Jumping spiders contain over 5,000 species making Salticidae the largest of the spider families. They are widely distributed over the planet and can even be found up mount Everest. The jumping spiders are aptly named as they can spring more than 50 times their own body length to land on unsuspecting prey. They hunt actively rather than catching prey in a web and they have excellent vision, with four big eyes in front and four smaller eyes on the top of their head.
Scientific name: Salticidae
The Jumping spiders can be found in a number of locations including: Africa, Amazon Rainforest, Arctic, Asia, Australia, Europe, Himalayas, Indian subcontinent, Madagascar, Mediterranean, North America, Russia, South America, United Kingdom. Find out more about these places and what else lives there.
Discover what these behaviours are and how different plants and animals use them.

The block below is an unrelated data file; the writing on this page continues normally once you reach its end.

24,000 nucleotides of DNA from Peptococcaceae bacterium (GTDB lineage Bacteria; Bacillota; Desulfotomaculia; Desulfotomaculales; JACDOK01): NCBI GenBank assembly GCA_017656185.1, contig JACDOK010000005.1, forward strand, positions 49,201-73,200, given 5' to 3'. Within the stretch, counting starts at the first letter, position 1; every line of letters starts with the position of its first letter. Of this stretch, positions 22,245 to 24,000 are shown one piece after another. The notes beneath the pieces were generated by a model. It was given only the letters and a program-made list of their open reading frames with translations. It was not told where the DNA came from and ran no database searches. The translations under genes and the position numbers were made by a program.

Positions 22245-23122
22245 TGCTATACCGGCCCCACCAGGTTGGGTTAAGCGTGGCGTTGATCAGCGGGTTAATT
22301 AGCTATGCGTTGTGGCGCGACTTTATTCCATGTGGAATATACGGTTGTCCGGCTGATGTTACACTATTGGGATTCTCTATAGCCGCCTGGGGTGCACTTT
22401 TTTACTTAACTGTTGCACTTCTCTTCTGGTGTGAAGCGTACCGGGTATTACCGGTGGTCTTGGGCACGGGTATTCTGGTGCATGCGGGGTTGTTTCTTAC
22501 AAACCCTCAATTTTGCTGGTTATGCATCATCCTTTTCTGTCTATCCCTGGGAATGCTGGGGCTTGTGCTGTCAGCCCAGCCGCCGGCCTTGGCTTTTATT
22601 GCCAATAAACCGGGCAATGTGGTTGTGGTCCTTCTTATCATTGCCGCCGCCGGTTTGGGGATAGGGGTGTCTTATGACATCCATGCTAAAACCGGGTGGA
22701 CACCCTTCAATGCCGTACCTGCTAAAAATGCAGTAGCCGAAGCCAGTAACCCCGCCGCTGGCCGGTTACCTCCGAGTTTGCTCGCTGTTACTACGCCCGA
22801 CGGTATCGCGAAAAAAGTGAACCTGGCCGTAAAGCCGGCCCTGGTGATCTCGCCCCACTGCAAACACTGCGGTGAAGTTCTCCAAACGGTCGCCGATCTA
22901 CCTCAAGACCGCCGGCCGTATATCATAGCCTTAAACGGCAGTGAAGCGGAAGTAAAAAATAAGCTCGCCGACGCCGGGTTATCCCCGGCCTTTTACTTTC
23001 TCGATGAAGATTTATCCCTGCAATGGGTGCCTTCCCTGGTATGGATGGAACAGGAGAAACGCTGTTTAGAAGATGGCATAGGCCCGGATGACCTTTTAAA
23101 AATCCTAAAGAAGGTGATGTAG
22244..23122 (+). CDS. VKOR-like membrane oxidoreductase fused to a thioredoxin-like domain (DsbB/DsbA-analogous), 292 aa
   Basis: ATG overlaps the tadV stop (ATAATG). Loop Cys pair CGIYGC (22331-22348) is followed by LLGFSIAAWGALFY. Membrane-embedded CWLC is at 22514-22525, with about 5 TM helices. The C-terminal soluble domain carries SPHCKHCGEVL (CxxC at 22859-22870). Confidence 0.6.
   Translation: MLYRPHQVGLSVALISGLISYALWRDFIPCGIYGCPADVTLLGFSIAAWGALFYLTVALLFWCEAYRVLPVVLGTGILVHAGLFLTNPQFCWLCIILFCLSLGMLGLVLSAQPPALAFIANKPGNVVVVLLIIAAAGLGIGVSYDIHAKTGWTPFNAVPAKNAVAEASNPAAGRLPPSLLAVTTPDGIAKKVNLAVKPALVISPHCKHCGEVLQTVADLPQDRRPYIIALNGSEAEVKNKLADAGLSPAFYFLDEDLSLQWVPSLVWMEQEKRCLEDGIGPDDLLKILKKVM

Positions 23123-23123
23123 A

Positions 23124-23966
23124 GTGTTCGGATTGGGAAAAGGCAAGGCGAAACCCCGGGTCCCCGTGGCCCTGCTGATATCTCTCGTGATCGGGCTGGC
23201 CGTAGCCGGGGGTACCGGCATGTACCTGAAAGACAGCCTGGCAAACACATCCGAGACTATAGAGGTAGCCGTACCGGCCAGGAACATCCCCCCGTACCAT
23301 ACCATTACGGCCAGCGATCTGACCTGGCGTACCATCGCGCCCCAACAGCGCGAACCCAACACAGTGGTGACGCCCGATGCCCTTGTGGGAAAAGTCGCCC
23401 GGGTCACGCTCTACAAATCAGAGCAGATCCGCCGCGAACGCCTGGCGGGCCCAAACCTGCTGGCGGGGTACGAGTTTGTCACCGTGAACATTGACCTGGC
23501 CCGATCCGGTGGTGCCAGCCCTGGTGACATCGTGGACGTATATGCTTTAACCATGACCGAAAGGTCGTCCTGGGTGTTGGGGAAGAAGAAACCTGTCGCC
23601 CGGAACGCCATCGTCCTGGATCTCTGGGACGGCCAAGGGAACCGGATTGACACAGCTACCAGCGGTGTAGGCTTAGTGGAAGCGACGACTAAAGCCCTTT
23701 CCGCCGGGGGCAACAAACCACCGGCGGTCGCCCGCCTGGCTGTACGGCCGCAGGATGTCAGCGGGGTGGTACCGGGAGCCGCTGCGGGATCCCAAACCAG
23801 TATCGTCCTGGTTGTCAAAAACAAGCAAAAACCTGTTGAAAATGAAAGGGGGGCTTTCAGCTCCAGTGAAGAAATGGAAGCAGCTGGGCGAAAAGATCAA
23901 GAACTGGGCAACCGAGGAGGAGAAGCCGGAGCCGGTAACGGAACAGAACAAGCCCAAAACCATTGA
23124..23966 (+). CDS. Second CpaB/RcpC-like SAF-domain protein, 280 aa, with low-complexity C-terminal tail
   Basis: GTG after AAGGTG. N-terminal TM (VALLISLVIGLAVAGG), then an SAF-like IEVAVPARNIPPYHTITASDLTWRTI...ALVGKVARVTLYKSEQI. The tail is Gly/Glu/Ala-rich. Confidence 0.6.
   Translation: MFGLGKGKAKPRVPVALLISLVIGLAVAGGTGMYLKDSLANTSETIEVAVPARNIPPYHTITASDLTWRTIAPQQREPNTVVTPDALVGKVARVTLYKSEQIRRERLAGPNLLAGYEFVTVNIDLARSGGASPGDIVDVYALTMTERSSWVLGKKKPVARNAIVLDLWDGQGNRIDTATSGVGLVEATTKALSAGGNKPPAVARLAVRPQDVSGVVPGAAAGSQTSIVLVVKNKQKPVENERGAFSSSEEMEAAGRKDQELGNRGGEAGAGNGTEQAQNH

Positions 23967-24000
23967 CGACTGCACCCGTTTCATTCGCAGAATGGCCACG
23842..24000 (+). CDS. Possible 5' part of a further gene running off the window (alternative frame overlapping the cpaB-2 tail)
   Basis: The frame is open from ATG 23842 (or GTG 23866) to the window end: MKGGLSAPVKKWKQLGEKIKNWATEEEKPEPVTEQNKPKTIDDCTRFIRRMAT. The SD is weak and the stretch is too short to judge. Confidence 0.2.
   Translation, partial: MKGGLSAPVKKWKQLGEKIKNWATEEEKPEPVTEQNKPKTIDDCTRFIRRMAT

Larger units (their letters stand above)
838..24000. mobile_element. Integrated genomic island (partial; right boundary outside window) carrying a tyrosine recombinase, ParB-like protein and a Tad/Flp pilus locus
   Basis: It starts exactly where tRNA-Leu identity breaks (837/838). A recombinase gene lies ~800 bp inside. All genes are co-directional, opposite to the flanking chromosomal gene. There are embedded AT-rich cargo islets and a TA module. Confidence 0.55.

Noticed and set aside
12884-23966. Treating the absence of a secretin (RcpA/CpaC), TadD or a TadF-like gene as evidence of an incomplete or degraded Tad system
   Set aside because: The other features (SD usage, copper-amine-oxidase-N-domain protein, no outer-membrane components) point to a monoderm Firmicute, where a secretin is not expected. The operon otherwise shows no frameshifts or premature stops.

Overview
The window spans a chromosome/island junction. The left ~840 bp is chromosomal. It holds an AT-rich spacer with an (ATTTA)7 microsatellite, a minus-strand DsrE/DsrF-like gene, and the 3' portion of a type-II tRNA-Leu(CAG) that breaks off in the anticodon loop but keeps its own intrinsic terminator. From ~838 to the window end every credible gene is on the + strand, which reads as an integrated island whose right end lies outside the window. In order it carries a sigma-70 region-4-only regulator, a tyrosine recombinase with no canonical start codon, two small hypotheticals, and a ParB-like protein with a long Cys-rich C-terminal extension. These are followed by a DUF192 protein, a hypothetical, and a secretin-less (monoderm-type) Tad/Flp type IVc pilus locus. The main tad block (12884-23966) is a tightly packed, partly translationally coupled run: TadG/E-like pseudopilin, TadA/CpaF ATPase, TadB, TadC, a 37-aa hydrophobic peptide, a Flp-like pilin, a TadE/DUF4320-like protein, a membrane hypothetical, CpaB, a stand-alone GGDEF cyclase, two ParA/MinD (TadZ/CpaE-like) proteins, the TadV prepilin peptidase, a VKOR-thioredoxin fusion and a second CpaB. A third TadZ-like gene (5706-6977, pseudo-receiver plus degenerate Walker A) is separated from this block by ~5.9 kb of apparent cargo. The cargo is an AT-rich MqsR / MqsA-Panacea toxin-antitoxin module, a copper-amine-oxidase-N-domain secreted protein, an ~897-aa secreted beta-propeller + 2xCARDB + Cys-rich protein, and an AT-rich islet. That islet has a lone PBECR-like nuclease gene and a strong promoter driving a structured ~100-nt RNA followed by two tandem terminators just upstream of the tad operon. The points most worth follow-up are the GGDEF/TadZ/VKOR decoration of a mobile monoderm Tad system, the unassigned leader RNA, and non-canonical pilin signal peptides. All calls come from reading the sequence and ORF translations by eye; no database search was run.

Additional data source: Animal Diversity Web
Discover the other animals and plants that lived during the following geological time periods.
The jumping spider family (Salticidae) contains more than 500 described genera and about 5,000 described species, making it the largest family of spiders with about 13% of all species. Jumping spiders have some of the best vision among invertebrates and use it in courtship, hunting, and navigation. Though they normally move quietly and fairly slowly, most species are capable of very agile jumps, notably when hunting, but sometimes in response to sudden threats. Both their book lungs and the tracheal system are well-developed, and they use both systems (bimodal breathing). Jumping spiders are generally recognized by their eye pattern. All jumping spiders have four pairs of eyes with one pair being their particularly large anterior median eyes.
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